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Memory & Cognition

, Volume 45, Issue 6, pp 956–973 | Cite as

The influence of orthographic experience on the development of phonological preparation in spoken word production

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Abstract

Three sets of experiments using the picture naming tasks with the form preparation paradigm investigated the influence of orthographic experience on the development of phonological preparation unit in spoken word production in native Mandarin-speaking children. Participants included kindergarten children who have not received formal literacy instruction, Grade 1 children who are comparatively more exposed to the alphabetic pinyin system and have very limited Chinese character knowledge, Grades 2 and 4 children who have better character knowledge and more exposure to characters, and skilled adult readers who have the most advanced character knowledge and most exposure to characters. Only Grade 1 children showed the form preparation effect in the same initial consonant condition (i.e., when a list of target words shared the initial consonant). Both Grade 4 children and adults showed the preparation effect when the initial syllable (but not tone) among target words was shared. Kindergartners and Grade 2 children only showed the preparation effect when the initial syllable including tonal information was shared. These developmental changes in phonological preparation could be interpreted as a joint function of the modification of phonological representation and attentional shift. Extensive pinyin experience encourages speakers to attend to and select onset phoneme in phonological preparation, whereas extensive character experience encourages speakers to prepare spoken words in syllables.

Keywords

Orthographic experience Phonological preparation Spoken word production Language development 

Spoken word production involves the operation of a series of cognitive mechanisms. In a general architecture, spoken word production starts from message or concept encoding (e.g., identify an object in a picture), then moves to the retrieval of lexical items, retrieval and encoding of segments, syllabification, and finally articulation (Ferreira, 2010). However, a cross-linguistic difference may exist when speakers map a lexical item to its word form (i.e., phonological ingredients). The concept “proximate unit,” which refers to the first selectable phonological unit at the initial stage of phonological encoding (i.e., the first phonological unit selected after lexical retrieval), was introduced to address this cross-linguistic difference (J.-Y. Chen, O’Séaghdha, & Chen, 2016; T.-M. Chen & Chen, 2013; O’Séaghdha, 2015; O’Seaghdha et al. 2010; Roelofs, 2015).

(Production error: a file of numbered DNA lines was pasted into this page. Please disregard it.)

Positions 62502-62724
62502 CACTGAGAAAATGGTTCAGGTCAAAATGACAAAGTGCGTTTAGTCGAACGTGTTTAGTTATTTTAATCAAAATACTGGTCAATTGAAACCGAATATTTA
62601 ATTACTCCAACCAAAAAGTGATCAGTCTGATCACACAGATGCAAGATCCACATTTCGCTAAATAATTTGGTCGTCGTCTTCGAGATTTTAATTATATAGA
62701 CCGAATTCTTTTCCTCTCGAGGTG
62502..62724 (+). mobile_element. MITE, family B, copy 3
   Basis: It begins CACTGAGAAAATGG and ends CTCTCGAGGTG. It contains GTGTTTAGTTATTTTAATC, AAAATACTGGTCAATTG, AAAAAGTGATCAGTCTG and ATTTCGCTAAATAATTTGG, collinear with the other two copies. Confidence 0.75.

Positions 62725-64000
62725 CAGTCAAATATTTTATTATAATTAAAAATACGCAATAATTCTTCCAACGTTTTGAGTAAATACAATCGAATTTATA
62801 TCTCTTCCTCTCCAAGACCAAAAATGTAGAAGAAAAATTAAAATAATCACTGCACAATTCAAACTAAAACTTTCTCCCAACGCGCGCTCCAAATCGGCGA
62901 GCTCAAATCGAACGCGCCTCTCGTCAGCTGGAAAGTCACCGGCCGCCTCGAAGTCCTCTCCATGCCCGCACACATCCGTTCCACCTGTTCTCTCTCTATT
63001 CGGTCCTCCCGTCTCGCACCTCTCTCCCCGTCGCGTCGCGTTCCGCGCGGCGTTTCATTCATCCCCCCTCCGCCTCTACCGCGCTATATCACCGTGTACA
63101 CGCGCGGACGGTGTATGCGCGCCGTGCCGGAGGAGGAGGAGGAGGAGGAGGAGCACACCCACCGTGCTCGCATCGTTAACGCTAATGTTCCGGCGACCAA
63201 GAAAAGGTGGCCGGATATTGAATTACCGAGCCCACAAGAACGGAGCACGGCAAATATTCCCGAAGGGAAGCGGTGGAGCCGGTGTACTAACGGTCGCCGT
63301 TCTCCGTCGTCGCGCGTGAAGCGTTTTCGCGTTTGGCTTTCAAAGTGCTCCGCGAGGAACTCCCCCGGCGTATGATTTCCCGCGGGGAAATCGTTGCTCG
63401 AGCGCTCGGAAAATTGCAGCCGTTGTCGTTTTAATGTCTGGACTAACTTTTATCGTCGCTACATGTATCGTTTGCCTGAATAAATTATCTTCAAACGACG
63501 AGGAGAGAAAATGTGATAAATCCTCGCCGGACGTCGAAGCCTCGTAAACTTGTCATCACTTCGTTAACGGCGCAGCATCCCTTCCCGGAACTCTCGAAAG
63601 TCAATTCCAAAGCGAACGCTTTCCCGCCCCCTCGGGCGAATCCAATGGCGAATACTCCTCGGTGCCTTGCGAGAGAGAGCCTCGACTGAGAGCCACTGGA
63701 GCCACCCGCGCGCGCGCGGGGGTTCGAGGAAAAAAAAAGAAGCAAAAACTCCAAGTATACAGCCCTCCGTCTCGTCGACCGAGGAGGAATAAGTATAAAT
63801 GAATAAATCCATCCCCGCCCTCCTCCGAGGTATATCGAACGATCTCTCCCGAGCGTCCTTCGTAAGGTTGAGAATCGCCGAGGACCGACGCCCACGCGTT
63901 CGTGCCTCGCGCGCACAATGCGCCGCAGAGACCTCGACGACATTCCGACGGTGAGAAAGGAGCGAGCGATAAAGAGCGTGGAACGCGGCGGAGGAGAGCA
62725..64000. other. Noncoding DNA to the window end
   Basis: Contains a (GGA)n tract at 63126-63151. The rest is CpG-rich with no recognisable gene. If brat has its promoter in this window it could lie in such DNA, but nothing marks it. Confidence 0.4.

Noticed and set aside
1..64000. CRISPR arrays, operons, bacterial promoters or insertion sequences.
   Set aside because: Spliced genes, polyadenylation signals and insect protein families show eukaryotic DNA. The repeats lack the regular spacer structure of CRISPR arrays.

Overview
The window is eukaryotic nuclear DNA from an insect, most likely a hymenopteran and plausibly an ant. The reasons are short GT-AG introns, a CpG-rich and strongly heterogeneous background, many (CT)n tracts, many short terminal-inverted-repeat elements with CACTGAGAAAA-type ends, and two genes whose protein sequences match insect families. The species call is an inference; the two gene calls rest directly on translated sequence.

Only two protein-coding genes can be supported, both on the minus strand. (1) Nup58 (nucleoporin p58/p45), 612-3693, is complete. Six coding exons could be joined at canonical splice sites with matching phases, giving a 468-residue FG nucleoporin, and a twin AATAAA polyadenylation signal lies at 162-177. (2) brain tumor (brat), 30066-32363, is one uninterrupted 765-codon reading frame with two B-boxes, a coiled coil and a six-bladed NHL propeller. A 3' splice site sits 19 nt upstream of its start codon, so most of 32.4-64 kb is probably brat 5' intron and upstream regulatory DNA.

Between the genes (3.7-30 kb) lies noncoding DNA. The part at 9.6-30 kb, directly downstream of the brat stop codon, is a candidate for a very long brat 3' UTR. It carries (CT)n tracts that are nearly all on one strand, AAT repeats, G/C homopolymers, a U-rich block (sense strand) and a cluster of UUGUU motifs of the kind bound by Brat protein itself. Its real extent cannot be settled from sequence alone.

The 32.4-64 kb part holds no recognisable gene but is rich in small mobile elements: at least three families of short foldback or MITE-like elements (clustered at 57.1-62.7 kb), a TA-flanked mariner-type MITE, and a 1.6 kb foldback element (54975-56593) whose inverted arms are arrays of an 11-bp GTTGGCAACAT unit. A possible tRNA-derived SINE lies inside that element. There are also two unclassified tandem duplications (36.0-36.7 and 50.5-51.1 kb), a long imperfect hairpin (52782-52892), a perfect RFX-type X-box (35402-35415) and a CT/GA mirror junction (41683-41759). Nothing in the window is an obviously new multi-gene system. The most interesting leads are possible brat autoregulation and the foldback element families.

The literature on proximate unit has sometimes used other terminologies, reflecting different assumptions. For example, “functional unit” has also been used to explain the same concept (e.g., Ida, Nakayama, & Lupker, 2015; Kureta, Fushimi, & Tatsumi, 2006). Although it emphasizes the functional role of the proximate unit, it does not exclude the functionality of units at other levels (i.e., the nonproximate units). On the other hand, some recent studies suggested that the proximate unit might be anticipated prior to the phonological encoding stage, which might be involved in preparation and involve central attention capacity, a mechanism that does not have to occur in the production pathway (e.g., O’Séaghdha & Frazer, 2014). In the current study, we decided to use the term “preparation unit” as a broader and general term to refer to the starting point or the first selectable phonological unit at the initial stage of word form preparation in spoken word production. Consistent with the suggestion by O’Séaghdha and Frazer (2014), we argue that preparation may be distinguished from production, given that it may require attentional resources, and that preparation does not have to be stored in the production pathway—instead, the entire word is encoded no matter whether and how the phonological information is prepared.